Meet the Artist
I was born in Gaithersburg then raised in Frederick Maryland. I then received my BA of Studio Art at McDaniel College, in Westminster, MD, in 2015. I am currently attending Maine College of art to receive my MFA.
All of my life has been an uphill battle and still is to this day. Although I was born and raised in Maryland, I do not consider myself a native. Since I was born with dyslexia I have spent most of my life-changing schools every two to three years trying to find that one school that would help me. The constant moving from one school to the next took an emotional toll on me. The emotional baggage that I have collected throughout my life still haunts me to this day, but that does not mean it will hold me back.
I did not have a formal or traditional elementary education because none of my teachers were equipped to help me. I was also not accepted by my fellow peers because I am dyslexic, and because of that, I was bullied. I had no idea how to explain my dyslexia to others since I did not understand it myself. While all of this was happening to me, I used art as a way to channel my frustration because I did not know how to do it vocally. By the time I was twelve, and exhausting all possible resources in Maryland, my family and I started looking at out of state schools. Eventually, my Mom found a school in Virginia, called Oakland, which specialized in teaching students with learning disabilities. Oakland was my saving grace because it was the first time, in my life; I was with fellow students who also had a learning disability as I do. At the age of twelve, I was experiencing for the first time acceptance, and my dyslexia was never an issue to my fellow students because every student there had a form of a learning disability.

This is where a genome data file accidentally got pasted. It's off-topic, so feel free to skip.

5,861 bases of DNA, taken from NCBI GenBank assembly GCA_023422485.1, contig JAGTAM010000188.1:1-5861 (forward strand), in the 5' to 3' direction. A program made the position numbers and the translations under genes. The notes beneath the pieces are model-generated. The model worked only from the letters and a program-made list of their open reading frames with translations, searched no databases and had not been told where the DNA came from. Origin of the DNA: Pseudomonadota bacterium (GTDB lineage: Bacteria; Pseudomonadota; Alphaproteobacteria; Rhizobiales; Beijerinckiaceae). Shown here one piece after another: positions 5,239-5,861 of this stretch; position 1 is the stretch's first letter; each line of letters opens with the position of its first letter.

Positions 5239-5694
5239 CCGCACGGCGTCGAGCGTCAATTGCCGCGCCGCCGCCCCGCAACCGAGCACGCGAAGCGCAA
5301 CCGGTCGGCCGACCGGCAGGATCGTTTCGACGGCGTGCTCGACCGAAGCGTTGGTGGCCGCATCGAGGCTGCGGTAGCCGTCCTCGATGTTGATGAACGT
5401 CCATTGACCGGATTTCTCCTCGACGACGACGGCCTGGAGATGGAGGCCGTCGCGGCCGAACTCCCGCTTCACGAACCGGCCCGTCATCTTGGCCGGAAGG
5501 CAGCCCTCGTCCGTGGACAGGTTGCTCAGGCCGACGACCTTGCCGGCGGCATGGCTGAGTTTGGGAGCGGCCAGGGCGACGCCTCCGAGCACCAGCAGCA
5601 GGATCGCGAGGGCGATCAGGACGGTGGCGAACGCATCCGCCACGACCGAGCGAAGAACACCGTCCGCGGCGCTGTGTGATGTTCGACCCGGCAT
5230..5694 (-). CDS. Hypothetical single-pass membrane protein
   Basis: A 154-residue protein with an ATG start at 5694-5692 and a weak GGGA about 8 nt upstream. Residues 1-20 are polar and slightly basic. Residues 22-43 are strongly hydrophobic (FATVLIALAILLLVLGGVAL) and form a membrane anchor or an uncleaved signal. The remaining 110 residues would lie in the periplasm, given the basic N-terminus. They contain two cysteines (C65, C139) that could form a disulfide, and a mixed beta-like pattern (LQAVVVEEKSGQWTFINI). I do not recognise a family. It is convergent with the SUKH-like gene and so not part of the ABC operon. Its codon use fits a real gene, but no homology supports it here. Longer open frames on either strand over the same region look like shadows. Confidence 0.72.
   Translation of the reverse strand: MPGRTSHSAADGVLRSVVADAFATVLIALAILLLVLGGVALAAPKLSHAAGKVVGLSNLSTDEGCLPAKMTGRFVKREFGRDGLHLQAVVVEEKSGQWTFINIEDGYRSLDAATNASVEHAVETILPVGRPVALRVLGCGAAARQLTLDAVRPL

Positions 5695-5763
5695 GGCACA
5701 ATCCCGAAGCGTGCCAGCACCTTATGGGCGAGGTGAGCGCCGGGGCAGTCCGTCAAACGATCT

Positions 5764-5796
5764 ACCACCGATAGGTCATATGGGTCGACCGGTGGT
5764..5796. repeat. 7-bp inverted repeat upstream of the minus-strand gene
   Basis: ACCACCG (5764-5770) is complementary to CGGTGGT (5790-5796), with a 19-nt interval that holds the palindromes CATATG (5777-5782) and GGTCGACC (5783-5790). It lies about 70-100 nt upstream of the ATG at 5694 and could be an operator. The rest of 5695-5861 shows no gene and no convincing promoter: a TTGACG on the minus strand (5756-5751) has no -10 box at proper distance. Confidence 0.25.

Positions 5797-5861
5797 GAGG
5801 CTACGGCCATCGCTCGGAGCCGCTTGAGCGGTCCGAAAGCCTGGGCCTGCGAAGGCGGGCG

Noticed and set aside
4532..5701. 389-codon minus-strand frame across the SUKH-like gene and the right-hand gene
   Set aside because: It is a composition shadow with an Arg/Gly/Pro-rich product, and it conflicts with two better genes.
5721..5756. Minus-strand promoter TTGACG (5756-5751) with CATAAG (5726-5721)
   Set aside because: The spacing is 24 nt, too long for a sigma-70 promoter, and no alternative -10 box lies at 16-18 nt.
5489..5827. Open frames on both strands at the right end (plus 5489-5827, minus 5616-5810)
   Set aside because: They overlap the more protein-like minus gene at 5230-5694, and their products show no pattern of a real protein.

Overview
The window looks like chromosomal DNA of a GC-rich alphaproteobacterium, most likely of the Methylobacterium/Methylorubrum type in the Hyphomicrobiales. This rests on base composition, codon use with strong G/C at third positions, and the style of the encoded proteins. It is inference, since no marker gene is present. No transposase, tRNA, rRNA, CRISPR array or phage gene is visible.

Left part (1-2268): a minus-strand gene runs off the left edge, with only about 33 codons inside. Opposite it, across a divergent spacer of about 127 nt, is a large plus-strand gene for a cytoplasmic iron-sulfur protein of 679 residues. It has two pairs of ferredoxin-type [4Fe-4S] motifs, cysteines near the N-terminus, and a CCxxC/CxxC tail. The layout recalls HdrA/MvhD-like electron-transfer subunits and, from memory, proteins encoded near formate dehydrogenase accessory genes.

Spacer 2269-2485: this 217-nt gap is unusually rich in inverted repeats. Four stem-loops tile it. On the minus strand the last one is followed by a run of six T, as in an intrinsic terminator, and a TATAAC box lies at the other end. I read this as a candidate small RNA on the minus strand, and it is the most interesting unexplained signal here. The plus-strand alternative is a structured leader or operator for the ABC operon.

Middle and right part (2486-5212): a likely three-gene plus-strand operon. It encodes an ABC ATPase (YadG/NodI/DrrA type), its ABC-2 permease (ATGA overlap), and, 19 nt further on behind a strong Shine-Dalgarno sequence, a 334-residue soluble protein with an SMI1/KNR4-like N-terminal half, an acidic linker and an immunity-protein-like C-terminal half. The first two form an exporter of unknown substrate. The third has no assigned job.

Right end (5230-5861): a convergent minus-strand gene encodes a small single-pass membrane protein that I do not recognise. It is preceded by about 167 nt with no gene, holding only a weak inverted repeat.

For High School, I attended The Forman School, in Litchfield CT, which is a preparatory school that specializes in teaching high students with learning disabilities. Here I was able to excel and become the student that I knew I was meant to be, by graduating top of my class. Before that this is when I realized that the art room was my home away from home. No matter where I was, I felt most at home in the art room and even met my best friend there. This is when I knew that I was meant to keep art in my life and dreamed of teaching in an art room similar to the one that I had in high school.
I attended McDaniel college, and I majored in Art and minoring in Art History. I have been doing exceedingly well at McDaniel because I am able to identify what I need to be able to succeed. Also for the first time in my life, I allow myself to think ahead and plan out what I want to do with my life. Living the life that I was given has inspired me to be an art teacher and work with students who have a learning disability. I believe that I will be able to relate better to the students who are going through the same challenge that I had to go through.
My dyslexia, as odd as it sounds, shaped me into the person who I am today. It has taught me to be a self-advocate and through that, I am confident, motivated, and self-determined. My dyslexia has also taught me to be patient when I struggle over a task. Through these life experiences, I have gained much more as a person and an individual in a shorter amount of time than what most people try to gain in their lifetime.
Although the series of events that happened in my life has given me a sense of fulfillment, without a sense of belonging. I have come to realize that the only place where I have felt at home was in the art room. While I am in the art room I have endless creative possibilities, both literally and figuratively, at my fingertips. To me, this is where I belong in the world and where I will be able to make a difference. I will have the ability to relate to some students on a different level than most teachers can because I will be seen as a role model proving that anyone with a learning disability can be successful in life.